The acute ache started in her ankles before quickly spreading through her body, crippling her muscles, pounding her joints and leaving her hands and feet severely swollen.Last summer, the 38-year-old from Antigua and Barbuda was struck down with the debilitating chikungunya virus which has swept across the Caribbean infecting more than 800,000 people since it was first detected in the region in December 2013.
The mosquito-borne disease, which originated in Africa and has no known cure, is characterised by the abrupt onset of fever, deep joint and muscle pain, headache, nausea, fatigue and a rash.
“I was fine when I went to bed,” Ms Berzas says, “but when I woke up in the morning and tried to get up my ankles hurt so much I couldn’t stand. It was very scary. After that I started getting different pains all over my body. Soon my hands were so swollen I couldn’t hold anything.”
Most patients recover fully although the pain can persist for several months or even years.
In older people the disease can cause death. According to World Health Organization figures, 176 fatalities across the Caribbean, Latin America and US were linked to the virus in 2014.
“I knew immediately it was chikungunya,” Ms Berzas says.
- Viral disease spread by mosquitoes that bite during daylight hours
- Currently, there is no specific treatment
- No direct person-to-person transmission
- Name derives from a word meaning “to become contorted” from the African Kimakonde language
- Symptoms include the sudden onset of fever and joint pain, particularly affecting the hands, wrists, ankles and feet
- Most patients recover after a few days but in some cases the joint pain may persist for weeks, months or even longer
“I didn’t go to the doctor as it’s expensive and everyone I knew who’d been to their GP was just told to take paracetamol and rest. I tried painkillers but nothing worked. The mornings were the worst; my joints were so stiff I could hardly move.”
Ms Berzas is one of a growing number of sufferers who turned to natural remedies to alleviate the symptoms.
In Antigua, where the minimum wage is just $3 (£2) per hour and a visit to a conventional doctor can set one back $44, herbalists specialising in “bush medicine” are often the first port of call.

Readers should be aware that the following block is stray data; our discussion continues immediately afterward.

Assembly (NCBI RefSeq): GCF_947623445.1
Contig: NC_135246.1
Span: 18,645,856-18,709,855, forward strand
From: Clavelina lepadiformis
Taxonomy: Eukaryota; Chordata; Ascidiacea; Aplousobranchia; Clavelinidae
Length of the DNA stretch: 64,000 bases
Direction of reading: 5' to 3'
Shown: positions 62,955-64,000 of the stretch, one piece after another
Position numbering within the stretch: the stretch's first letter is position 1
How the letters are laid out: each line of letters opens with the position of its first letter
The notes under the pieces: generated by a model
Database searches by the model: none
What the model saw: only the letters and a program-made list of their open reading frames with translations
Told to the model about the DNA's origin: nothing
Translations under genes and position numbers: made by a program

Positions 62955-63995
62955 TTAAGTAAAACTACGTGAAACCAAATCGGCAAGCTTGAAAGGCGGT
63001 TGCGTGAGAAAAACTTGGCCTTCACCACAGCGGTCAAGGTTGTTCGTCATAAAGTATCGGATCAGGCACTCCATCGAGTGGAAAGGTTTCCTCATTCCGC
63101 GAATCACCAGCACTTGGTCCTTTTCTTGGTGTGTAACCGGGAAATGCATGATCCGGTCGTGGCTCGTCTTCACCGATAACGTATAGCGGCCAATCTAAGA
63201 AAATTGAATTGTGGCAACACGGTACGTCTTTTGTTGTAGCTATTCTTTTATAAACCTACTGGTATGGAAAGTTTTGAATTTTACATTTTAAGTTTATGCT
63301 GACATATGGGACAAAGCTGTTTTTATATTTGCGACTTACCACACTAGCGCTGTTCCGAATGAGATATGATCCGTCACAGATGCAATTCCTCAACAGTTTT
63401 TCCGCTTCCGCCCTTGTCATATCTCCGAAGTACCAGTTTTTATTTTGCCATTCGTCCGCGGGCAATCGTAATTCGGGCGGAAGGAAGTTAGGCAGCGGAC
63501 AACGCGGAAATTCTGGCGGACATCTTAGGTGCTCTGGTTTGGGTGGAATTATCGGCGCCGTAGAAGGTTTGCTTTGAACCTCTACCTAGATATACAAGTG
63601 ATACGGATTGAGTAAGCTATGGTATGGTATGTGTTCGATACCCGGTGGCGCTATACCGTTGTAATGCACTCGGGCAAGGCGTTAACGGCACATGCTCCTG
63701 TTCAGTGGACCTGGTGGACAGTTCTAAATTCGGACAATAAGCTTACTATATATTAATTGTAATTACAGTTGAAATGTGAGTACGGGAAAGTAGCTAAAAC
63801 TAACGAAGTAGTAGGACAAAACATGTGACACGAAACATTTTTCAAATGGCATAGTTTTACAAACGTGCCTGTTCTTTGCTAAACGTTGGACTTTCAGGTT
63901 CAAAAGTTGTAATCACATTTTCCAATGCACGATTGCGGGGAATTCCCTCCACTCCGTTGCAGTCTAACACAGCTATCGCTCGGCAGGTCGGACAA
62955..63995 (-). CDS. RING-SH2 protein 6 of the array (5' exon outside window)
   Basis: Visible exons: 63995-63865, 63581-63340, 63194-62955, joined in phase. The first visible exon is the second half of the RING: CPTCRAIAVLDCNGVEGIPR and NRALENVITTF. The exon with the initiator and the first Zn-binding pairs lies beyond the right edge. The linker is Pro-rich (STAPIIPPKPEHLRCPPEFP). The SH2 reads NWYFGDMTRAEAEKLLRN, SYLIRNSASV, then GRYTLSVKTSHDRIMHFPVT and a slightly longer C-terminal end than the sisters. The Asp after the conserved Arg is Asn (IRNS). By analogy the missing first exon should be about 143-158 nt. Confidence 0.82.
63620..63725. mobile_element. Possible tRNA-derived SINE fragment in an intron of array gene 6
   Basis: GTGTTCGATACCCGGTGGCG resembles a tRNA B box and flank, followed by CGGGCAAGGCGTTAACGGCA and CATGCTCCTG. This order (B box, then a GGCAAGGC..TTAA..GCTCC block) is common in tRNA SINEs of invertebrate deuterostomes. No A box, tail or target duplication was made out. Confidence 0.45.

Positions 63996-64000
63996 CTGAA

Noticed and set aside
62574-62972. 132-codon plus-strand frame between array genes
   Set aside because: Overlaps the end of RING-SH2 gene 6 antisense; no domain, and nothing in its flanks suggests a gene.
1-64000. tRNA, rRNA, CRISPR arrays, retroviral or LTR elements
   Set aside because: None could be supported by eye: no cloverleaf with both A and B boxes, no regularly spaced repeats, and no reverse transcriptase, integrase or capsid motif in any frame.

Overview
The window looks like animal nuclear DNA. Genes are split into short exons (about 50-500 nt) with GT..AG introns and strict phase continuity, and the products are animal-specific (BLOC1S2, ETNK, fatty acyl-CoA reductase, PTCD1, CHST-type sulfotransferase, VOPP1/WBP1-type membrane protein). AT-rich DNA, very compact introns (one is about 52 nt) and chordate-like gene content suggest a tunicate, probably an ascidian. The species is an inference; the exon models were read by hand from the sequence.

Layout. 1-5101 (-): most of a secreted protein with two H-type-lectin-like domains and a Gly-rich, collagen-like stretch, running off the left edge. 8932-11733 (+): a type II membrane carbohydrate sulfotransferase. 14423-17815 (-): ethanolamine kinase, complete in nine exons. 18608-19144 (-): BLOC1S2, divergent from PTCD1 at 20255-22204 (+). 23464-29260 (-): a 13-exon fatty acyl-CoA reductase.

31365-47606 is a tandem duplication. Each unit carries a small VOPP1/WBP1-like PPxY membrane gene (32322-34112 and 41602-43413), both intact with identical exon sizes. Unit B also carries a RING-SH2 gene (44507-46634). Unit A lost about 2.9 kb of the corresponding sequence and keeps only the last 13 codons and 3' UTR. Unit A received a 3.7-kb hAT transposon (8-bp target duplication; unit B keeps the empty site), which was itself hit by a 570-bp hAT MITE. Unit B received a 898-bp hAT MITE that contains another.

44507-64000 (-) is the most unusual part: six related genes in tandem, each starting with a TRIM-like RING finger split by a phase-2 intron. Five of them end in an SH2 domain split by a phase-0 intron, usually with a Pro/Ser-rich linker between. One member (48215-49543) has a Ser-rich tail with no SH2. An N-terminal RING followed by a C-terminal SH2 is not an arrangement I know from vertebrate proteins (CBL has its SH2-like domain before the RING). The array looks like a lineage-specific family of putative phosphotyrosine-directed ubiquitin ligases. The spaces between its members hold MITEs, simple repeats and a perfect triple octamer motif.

“When I got desperate I went to Dr Amu, the naturopath. He gave me two teas to drink and an oil to rub on my skin. It soothed the rash and diminished the pain a lot. It didn’t go away but at least it was manageable,” Ms Berzas recalls.
It was four months before the aches finally abated.
“Even now, 10 months later, my ankles still hurt in the morning. I don’t know how I would have coped if it hadn’t been for Dr Amu; I recommended him to lots of people. Nothing else worked for me,” Ms Berzas recalls.
Self-taught naturopath Sylvester Tyrone “Amu” Motley prescribes a four-pronged approach to fighting chikungunya.
The first is a tea to be drunk three times daily on an empty stomach. It contains echinacea to boost the immune system, and chaparral and burdock root to purify the blood, ease pain and soothe the rash, he explains.
Second is a detox made by boiling five different plants in fresh spring water.
“Arnica, soursop and cattle tongue are wonderful cure-alls,” Mr Motley, who scours the local countryside looking for the plants, says.
“Then there’s neem, which is an antiseptic, and dandelion to cleanse the body. That should be drunk all day long instead of water.”
He also makes a special oil to be applied after bathing and at night on critical parts of the body.
A staunch advocate of the power of plants, Mr Motley says he has not had the illness himself and believes that is largely due to his own intake of herbs.
“It’s tried to come a couple of times but my body fights it off,” he adds.
In the absence of scientific evidence, conventional doctors are more sceptical.
A worker from Haiti’s Ministry of Public Health sprays chemical to exterminate mosquitoes in a neighbourhood of Petion Ville in Port-au-Prince on 21 May, 2014
Governments across the Caribbean are trying to prevent the spread of Chikungunya by spraying insecticides
Dr Nick Fuller, whose GP practice is based in Antigua’s capital St John’s, told the BBC: “Herbalism is not proven so I couldn’t recommend it.
“But I don’t see any harm in it,” he adds.
“At the end of the day, chikungunya is a virus and needs to run its course,” he explains.
With no antiviral medicines available yet to fight chikungunya, the only sure-fire way to deal with it is not to get it.
The government is therefore trying to stem the outbreak in Antigua, which has seen 1,442 suspected cases to date, through preventative measures.
They have stepped up insecticide spraying in communities and made bulk purchases of bed nets and repellent.
A public education campaign urges residents to avoid mosquito bites by wearing clothes that cover the arms, legs and feet and to use repellents.
Published: 29 March 2015. By Gemma Handy
Copyright © 2015 BBC